And while Epsom salt may work like that for some parasites, it definitely doesn't work like that for all. There's no treatment that works for all parasites (except maybe physical removal, which often isn't an option). Parasites are so diverse, and scientists are just beginning to understand that diversity.

    But it may be worth a shot!
  13. Aster

    AsterWell Known MemberMember

    Yes, I agree that there is definitely no catch-all treatment for parasites or any disease for that matter. On a side note, I read up some more and found the original website I'd saw the information about epsom salts as a treatment. It says the epsom salt treatment works for hexamita/spiro, which I now assume my fish had since the treatment worked for me!

    I don't think I can post a link since it's a competing aquarium forum, but here's a quote of it. Just thought this was interesting!

    Anyway, to OP, it's just another option to meds.

    "Treating Hexamita aka Spironucleus with Epsom Salt Solution

    This is a rather safe way to treat any newly imported fish, as a prophylactic, just as one would use a de-wormer. It's not only an extremely cheap way to treat fish, the active ingredients are readily available world-wide, and it's also much safer than using most forms of medication. Unlike most medications, there should be no worries about flagellates/pathogens building up a resistance to it, and excess magnesium is easily flushed from a fishes system. In my experience, it's very easy on fish, even very young juvenile fish. The best part - it works! (If the fish has worms when arriving, the epsom salt solution in the feed will also help with purging any worms)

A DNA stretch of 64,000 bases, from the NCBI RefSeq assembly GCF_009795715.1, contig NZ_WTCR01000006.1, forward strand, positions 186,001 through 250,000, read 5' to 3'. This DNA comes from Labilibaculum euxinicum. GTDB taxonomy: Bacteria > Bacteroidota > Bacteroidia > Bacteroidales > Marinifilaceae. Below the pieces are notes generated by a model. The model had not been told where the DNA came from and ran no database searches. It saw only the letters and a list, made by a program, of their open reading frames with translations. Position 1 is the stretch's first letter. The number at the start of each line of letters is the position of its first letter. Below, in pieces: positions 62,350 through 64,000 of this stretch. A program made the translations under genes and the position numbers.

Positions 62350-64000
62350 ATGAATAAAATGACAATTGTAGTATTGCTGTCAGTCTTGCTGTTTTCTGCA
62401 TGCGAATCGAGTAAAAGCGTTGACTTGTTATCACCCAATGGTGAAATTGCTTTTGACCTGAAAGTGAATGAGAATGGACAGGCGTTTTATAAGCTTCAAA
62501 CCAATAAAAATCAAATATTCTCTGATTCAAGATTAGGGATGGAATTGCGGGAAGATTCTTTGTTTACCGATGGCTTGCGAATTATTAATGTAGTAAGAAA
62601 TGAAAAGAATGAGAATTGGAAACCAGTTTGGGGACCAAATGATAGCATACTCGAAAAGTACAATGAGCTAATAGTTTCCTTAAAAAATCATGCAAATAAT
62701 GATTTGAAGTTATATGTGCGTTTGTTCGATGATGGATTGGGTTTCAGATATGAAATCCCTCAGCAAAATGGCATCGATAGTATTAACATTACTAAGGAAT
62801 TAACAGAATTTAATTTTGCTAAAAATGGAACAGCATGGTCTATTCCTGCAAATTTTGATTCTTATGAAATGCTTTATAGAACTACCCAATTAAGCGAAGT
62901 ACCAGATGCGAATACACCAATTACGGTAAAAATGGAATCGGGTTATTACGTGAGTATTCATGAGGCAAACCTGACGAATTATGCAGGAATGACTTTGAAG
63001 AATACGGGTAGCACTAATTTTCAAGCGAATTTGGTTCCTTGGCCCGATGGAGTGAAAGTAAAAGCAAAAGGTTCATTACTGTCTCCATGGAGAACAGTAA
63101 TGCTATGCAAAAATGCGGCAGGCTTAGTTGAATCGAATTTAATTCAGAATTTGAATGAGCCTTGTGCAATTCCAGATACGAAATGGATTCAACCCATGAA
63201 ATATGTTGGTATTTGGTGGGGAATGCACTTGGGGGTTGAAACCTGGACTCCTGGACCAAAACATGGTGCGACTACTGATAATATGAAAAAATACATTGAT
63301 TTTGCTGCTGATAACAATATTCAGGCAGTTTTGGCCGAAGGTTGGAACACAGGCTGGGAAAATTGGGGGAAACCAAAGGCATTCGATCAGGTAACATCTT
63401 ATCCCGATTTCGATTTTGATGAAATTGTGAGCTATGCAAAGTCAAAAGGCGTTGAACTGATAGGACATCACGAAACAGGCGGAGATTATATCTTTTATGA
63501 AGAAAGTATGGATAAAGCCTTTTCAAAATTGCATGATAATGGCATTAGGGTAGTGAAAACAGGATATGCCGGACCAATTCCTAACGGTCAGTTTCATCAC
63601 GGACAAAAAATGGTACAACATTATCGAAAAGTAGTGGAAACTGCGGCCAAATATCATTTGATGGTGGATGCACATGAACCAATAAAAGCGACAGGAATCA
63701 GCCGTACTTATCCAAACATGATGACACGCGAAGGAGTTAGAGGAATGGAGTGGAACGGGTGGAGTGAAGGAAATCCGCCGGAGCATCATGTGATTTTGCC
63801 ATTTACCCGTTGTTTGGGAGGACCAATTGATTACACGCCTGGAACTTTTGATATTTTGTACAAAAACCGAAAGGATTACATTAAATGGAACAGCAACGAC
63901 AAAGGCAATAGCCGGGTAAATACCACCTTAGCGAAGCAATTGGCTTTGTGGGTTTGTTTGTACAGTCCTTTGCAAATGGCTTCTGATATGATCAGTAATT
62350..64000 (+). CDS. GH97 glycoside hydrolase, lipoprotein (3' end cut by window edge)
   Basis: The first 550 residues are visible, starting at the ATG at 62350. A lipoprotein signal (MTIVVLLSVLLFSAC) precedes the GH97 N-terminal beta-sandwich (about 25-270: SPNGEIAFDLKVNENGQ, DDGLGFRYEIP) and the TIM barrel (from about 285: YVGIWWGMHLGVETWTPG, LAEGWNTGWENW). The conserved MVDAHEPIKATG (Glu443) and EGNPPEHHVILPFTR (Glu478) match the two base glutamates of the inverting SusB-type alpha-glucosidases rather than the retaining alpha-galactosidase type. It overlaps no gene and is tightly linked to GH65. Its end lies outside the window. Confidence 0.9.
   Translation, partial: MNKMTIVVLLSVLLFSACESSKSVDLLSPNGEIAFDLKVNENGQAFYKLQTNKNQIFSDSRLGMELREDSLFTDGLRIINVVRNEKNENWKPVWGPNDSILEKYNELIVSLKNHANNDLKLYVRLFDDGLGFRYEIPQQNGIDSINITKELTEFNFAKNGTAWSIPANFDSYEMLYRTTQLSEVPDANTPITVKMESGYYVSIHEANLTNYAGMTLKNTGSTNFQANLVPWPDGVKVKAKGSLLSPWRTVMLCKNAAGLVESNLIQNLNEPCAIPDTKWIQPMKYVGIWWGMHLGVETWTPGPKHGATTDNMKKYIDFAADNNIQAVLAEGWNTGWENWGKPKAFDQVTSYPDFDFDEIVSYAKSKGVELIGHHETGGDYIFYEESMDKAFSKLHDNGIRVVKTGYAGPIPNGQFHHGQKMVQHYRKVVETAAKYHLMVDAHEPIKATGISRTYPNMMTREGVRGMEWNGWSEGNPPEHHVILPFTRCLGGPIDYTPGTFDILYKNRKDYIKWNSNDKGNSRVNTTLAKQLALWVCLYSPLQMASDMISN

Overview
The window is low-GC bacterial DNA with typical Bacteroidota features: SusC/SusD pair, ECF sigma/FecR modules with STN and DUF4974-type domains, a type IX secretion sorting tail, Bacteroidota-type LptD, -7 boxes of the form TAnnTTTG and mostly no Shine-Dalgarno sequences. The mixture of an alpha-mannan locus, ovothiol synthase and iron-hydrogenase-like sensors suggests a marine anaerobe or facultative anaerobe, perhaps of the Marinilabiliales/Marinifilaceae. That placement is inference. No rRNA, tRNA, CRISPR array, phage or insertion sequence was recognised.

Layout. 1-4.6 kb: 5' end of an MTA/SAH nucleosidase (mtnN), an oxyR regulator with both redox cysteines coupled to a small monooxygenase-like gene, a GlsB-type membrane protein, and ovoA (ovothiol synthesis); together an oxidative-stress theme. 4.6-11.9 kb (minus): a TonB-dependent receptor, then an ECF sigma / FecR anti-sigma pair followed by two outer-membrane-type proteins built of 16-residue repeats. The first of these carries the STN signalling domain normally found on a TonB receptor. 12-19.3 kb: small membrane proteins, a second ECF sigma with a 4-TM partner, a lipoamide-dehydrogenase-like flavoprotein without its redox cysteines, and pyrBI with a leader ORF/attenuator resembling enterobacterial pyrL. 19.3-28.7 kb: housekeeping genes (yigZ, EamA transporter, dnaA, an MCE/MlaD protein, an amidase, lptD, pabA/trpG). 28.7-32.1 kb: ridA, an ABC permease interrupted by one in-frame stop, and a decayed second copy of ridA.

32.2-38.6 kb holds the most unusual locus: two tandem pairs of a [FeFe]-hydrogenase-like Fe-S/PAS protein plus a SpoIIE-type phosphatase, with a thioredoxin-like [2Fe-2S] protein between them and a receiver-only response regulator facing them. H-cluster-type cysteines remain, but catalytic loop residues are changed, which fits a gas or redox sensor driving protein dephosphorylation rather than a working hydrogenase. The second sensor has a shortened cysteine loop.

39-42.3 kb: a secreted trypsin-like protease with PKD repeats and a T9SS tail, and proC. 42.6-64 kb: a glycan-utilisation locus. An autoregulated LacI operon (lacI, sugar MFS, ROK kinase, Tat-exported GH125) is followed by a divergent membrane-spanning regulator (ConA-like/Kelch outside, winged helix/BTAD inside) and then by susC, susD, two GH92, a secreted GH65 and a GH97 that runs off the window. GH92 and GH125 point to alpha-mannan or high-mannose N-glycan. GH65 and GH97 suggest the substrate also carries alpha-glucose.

While Metronidazole has always been the drug of choice when combating internal parasites such as hexamita and/or spironucleus, metro (or any other type of medication) should never be used on a regular basis as a prophylactic, and doing so may cause flagellates/parasites to develop a resistance to the medication, and possibly even mutate and become super bugs. It's also been stated by at least one researcher that excessive use of metronidazole can cause organ damage in fish.

    "In fish, an excessive use of metronidazole can damage kidneys and other internal organs.(Bassleer, 1983)"

    Other cons with metronidazole is its solubility in water is very poor, in aquarium settings it has been suggested that it can precipitate out of solution within 6-8 hours, and it can become rather expensive when treating large systems.

    While doing some online research on spironucleus I came across an interesting study that mentioned the use of Magnesium sulphate (Epsom salt) in treating internal parasites in angel fish.

    A long read (200+ pages) but the idea of using something as basic as epsom salt to treat internal parasites in fish intrigued me, which in turn lead me to dig deeper.

    This is where it got interesting ........

    The Israeli Journal of Aquaculture – Bamidgeh 57(2), 2005, 97-104.


    "Mortality ceased with application of medicated feed (magnesium sulfate at 3% of the feed)" - Hexamita salmonis.

    "In early June 2004, a treatment of magnesium sulfate (3% of feed for three days) lowered the parasite load to almost undetectable levels."

    In his book; Fish Disease: diagnosis and treatment, Edward J. Noga mentions treating hexamita (spironucleus) orally with Magnesium sulphate.

    This is certainly encouraging news for anyone who's fish is still eating, or begins eating after treatment with Metro. Not only does Epsom salt assist in recovery when added directly to the aquarium (as per the links above), but according to the research posted above it has a deadly effect on hexamita when ingested.